A question we often struggle with as educators and parents is, “What can we do to ensure that our children are motivated to pursue higher education or career training?” As a teacher and principal for many years, I have thought about the many successful students I have taught and wondered what factors in their family or school life prompted their success. One family that I had the pleasure to work with stands out as one whose children have been very successful against many odds.
Pedro and Mercedes Lopez came to Ukiah from a small village in Mexico in 1963. They spoke very little English, and Ukiah at that time had very few Latino families, and certainly no programs in schools to support second language learners. Yet five of their six children have BA degrees or higher. One of the children, Antonio Lopez, is currently the Dean of Counseling and Student Programs at Mendocino College. He worked for Ukiah Unified for many years as a counselor, principal, and director. In 2014, he was mentioned in a speech given by Michelle Obama at a National Counselors Association for his exemplary work in encouraging students to pursue college.
Ana Arroyo and Lucina Lopez, two of the other children, have spent many years teaching for Ukiah Unified at Frank Zeek, Nokomis, and Grace Hudson Elementary schools. Both were very instrumental in the formation of our dual language immersion program at Grace Hudson. Two other brothers Gerardo and Hugo, have spent their careers working for the State of California. Gerardo, a graphic artist, is an administrator in the graphic arts division for the California Employment Development Department. Hugo chose a career in business and finance and recently retired as Director of the California Lottery. Elodia Lopez, who also resides in Ukiah, chose a pathway of career training as a cosmetologist and has owned her own business.
This family achieved the goal of having their children become successful adults. I recently met with Antonio, Ana, and Lucina, and asked what was special about their family. They agreed that education was greatly valued because Pedro and Mercedes wanted their children to have the opportunity of education that they were unable to experience.
Ana, the oldest of the siblings, said that the appreciation for education began earlier with her grandparents and was passed on to her parents. She said that she was encouraged to do well in school by both her parents and grandparents. She described their village in Mexico, where her grandparents were community leaders. Their family values of being respectful, responsible, and caring were continued with their parents. Ana’s grandfather even told her when she was a first-grade student in Mexico that he expected her to become a teacher someday. This atmosphere of high expectations, coupled with encouragement and support, permeated their home.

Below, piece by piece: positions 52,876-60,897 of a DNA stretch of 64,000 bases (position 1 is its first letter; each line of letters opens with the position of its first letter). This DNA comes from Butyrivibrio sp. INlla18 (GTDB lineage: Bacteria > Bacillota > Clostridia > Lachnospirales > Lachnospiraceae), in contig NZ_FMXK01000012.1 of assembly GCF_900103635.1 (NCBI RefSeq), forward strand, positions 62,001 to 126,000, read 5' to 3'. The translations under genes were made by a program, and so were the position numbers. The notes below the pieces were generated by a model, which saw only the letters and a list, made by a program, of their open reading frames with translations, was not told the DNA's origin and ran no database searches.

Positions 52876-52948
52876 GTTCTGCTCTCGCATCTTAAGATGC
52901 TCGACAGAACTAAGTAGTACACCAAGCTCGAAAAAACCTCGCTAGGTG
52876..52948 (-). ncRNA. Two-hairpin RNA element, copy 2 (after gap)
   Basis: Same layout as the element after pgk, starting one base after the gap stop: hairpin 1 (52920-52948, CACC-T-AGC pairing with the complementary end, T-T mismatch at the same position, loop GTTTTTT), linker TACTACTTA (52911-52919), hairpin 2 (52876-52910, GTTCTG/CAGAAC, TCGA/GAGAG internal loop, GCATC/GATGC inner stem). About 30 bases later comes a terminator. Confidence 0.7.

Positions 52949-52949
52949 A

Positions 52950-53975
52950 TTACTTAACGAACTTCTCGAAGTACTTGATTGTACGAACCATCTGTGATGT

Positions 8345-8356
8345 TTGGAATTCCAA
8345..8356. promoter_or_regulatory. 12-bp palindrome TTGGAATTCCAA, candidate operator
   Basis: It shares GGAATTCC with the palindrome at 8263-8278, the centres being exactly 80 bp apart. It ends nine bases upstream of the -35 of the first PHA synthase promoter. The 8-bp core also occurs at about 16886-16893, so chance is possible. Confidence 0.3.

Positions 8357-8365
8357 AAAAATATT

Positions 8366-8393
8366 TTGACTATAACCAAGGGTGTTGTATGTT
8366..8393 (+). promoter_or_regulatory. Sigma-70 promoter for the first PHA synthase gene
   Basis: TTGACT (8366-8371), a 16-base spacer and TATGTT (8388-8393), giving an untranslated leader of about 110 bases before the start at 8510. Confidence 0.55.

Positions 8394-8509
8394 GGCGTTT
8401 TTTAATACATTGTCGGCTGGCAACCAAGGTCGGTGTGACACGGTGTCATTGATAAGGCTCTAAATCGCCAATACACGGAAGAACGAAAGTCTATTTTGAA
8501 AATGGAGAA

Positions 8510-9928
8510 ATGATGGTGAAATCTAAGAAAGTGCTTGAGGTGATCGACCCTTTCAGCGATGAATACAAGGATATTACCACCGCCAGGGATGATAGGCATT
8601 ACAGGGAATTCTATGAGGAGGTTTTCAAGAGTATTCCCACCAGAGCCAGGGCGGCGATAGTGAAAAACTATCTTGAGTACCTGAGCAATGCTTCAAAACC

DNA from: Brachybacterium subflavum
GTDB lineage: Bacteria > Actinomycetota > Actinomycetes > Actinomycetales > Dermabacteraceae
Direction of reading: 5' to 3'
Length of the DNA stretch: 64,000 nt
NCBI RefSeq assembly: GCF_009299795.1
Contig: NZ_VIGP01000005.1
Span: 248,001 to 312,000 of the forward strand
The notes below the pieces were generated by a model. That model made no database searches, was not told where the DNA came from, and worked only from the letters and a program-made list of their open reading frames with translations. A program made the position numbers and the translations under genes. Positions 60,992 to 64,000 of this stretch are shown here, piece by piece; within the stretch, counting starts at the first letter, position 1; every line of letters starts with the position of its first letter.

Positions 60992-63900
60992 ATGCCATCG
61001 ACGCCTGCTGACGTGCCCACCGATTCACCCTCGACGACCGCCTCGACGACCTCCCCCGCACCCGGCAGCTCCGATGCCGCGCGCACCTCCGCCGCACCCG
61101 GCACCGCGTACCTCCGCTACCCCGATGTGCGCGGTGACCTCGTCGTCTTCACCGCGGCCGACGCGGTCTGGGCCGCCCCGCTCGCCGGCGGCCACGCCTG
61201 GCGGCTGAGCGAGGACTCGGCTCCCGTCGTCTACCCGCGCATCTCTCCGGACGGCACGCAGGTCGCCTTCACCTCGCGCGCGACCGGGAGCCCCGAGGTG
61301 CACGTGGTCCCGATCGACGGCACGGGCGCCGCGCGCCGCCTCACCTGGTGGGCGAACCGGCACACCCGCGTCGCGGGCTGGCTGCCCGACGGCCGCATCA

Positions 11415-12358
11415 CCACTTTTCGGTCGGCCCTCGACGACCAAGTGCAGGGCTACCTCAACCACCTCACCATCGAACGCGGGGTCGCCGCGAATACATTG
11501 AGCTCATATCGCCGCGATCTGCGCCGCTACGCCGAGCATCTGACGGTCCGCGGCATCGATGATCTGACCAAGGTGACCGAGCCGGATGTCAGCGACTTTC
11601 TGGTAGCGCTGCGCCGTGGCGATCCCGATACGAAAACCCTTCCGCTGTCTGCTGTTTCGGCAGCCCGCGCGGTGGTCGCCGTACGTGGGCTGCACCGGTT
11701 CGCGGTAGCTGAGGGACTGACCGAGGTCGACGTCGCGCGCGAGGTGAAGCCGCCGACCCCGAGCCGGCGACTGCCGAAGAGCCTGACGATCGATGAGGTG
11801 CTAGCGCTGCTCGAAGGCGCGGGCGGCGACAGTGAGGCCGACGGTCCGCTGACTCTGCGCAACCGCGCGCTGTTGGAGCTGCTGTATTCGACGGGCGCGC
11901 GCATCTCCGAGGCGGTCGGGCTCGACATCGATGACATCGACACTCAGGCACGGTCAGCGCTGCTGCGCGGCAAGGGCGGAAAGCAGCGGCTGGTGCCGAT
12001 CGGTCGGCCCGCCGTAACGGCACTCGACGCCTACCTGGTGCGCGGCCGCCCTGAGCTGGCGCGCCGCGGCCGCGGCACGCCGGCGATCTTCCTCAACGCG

Their father, Pedro, had a strong work ethic and expected the same of his children. “Do your best” was a theme in their home. School attendance was crucial. Ana and Lucina laughed about the many certificates of perfect attendance they were awarded. Antonio said that another family value passed down from generation to generation was the importance of “giving back” to your community. Their father was a part of several volunteer organizations through the church, Concilio Latino Americano of Mendocino County, and coaching baseball.
All three children agreed that their mother, Mercedes, was a “natural” teacher. She had a great love for working with children and, for many years, had a licensed daycare in their home. When she retired, she volunteered in Ana and Lucina’s classrooms.
Another observation the children had was that although they had few books in their home, their family time was rich in language through family stories, anecdotes, and songs. This also gave them an appreciation for their family heritage.
Antonio, Ana, and Lucina stressed that it wasn’t only their strong family life that provided encouragement, but the many teachers, principals, and coaches who gave them the motivation to be strong students and pursue college. Both Ana and Antonio remember fondly Mrs. Elva Wilson, their first-grade teacher at Frank Zeek, who was kind and helpful in their first year of school as second language learners.
Ana also mentioned a high school Spanish teacher, Mr. Oceguera, who helped her with college and scholarship applications. Lucina remembers Naomi Engstrom, Principal at Hopland and Frank Zeek, who encouraged her to complete college and pursue a teaching credential when she was working as a bilingual instructional aide.
Antonio said that he had many teachers who encouraged him, especially those in the industrial arts program at UHS. Still, involvement in high school sports played a significant role in keeping him and his brothers interested and focused on school.
In today’s complicated and stressful world, we can learn a lot from the Lopez family! Their family lessons are even more valuable today. The critical factors which led to the success of the Lopez children seem to be: A high priority on education and hard work at all levels, with an emphasis on school attendance, and an attitude of respectfulness and caring toward others modeled by their parents. These values continue to be important for our families and schools today.